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And Mary "treasured up all things and pondered them in her heart...."

That continues to be what I do as I reflect on what took place in my life, now many years ago in a "far and distant land." Relax, grab a hot cup of tea, and reminisce with me while I share my story of when I was dreaming of a "pink Christmas."

That Christmas would be different from previous ones, because at that time, I was "great with child."

"Oh...my," I remember saying, with a deep gulp. "Tomorrow is Christmas Day. Already!"

The smell of freshly baked cookies filled the air, while flour decorated the floor. Ribbons and wrapping paper littered the rooms of our tiny rented pink house. My "helpers," two toddlers, 18 months and almost 3 years old, had left a trail of their activity as they tried to help mommy bake and wrap. The freshly cut Oregon Christmas tree stood in the corner of the living room, a bit crooked with straggly limbs, and a shape that was more like the tree that Charlie Brown owned. It was uniquely decorated, as ornaments were hung at the bottom of the tree, only as high as little hands could reach.

Oh, would I ever get everything done today for Christmas tomorrow? I felt utterly weary, absolutely exhausted.

It was finally naptime, so I gently tucked two little boys in for their afternoon naps and shuffled to the cluttered pink kitchen for a steaming cup of tea. I carefully sank into my favorite chair, physically drained from being nine months pregnant and chasing two busy toddlers. I found myself staring at the misty cold Oregon rain gently tapping against the windowpane. My mind began to wander and to reflect on Christmases past. This one was to be very different.

As I relaxed and was enjoying this quiet moment of peace, I found myself appreciating God's faithfulness to our family, particularly during the past several months.

Four months before, my husband had been "issued a contract" from a university. So we "went up from the town of Philadelphia in Pennsylvania to Portland, Oregon." We left family and friends, and familiar surroundings and journeyed to this "far and distant land." With two rambunctious "angels" and my being five months pregnant, the trip was very long and indescribably uncomfortable.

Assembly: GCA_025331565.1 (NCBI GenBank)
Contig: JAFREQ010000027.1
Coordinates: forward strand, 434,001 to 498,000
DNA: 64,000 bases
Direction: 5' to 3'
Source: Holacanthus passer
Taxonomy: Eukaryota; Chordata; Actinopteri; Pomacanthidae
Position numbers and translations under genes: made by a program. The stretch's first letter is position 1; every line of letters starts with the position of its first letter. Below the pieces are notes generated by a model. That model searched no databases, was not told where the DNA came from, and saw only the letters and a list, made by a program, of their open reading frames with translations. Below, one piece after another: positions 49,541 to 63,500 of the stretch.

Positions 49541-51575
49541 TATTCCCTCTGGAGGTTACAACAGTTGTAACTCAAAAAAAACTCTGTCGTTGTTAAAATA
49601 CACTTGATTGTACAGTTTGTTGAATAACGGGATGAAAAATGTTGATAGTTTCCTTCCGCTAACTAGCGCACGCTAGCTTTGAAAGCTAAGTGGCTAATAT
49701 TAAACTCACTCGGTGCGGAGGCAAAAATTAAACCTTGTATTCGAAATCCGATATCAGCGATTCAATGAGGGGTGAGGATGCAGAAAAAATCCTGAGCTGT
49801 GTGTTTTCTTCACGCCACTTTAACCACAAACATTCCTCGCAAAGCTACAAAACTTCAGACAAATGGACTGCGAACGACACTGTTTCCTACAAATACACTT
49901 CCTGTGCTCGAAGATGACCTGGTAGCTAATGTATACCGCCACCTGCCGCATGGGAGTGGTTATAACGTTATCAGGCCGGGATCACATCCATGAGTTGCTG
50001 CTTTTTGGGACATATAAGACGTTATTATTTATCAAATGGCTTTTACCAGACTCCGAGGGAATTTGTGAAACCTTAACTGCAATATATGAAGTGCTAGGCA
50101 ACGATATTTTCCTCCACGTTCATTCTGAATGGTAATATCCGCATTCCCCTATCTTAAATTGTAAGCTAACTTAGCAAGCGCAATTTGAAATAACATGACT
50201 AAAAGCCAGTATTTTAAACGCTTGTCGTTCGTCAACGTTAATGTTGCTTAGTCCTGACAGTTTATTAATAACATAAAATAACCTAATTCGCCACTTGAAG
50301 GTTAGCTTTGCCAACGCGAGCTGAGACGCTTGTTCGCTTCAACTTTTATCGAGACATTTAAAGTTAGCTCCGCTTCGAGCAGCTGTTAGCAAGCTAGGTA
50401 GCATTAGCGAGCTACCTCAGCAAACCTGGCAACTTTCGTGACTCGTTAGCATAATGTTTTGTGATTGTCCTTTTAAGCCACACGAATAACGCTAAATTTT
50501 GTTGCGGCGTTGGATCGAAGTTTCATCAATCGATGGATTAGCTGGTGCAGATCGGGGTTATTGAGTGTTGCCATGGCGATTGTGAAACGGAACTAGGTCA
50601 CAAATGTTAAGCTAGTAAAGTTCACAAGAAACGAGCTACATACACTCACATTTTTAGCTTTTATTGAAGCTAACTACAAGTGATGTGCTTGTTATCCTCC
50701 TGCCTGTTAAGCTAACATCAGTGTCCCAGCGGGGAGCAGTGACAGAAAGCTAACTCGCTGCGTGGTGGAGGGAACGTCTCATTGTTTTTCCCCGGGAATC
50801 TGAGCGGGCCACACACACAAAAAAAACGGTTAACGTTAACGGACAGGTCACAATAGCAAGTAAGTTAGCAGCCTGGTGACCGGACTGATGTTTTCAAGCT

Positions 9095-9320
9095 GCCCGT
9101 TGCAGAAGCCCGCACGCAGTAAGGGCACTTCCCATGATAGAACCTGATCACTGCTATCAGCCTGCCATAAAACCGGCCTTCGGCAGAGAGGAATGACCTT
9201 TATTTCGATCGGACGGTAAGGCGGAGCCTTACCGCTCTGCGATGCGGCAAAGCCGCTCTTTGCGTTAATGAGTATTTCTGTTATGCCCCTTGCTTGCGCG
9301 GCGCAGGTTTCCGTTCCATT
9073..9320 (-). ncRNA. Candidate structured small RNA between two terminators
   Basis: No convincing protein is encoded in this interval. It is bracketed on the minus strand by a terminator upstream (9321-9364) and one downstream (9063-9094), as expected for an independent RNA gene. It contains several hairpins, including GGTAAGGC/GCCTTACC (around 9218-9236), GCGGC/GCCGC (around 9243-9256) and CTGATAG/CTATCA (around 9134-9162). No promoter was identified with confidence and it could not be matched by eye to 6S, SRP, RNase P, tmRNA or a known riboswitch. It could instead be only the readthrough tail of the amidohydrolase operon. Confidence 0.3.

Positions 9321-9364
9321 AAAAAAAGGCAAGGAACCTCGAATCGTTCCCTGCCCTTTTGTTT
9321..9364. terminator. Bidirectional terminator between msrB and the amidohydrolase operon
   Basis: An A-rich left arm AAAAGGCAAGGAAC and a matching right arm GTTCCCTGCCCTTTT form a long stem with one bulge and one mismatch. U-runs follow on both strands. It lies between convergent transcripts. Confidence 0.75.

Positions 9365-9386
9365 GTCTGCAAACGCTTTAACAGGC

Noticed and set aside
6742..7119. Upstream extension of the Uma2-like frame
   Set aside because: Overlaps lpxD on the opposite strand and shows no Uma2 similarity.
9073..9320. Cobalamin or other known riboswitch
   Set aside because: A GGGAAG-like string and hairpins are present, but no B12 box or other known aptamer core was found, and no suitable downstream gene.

Another baby? How could I cope? This new baby was defiantly a "surprise." Initially, I had difficulty accepting the fact that soon there would be three little ones under the age of three in our home. I was fearful that I wouldn't be able to handle another child, even with the help of my dear husband. But the Lord seemed to whisper in my ear, "Fear not, I am with you and I will help you."
After giving birth to two boys, the secret desire of my heart was for a girl. But, again, I could rest in His perfect will.

Oh, that tea tasted delightful! I breathed a deep sigh, and at that moment, I felt the familiar quick, strong, demanding kicks of my unborn child. "Yes, sweetheart," I said aloud. "Just a few more days and I can actually hold you in my arms. Just stay patient. I can't wait to meet you!"

I stretched out and slid down more comfortably in the stuffed chair. Gazing at the Pepto-Bismol pink walls surrounding me, I recalled the day when I first saw this place, our new home.

A well-meaning friend had arranged for us to rent this house. It would be our first real house after six years of living in apartments. After our exhausting cross-country trip, we were anxious to see our new home and to get settled in. AHHHHHH... And, at last, we found our house. We looked at the address and looked at the house, then looked at the address, then looked at the house. What? Was this it? A dirty, old rickety, pink house! A bad dream...surely a very bad dream.
In utter disbelief we unloaded our little family, walked up the cracked sidewalk, put the key into the lock, and flung open the door, only to be greeted by one of the most depressing sights I'd ever seen. Dusty, torn plastic curtains hung in the cracked and filthy windows. Musty smelling cracked dirty linoleum covered the floors. There was a clear view of the sky that could be seen by looking up through the hole of the chimney. And to top it all off, the walls in the entire inside of the house were covered with that same horrid pink paint.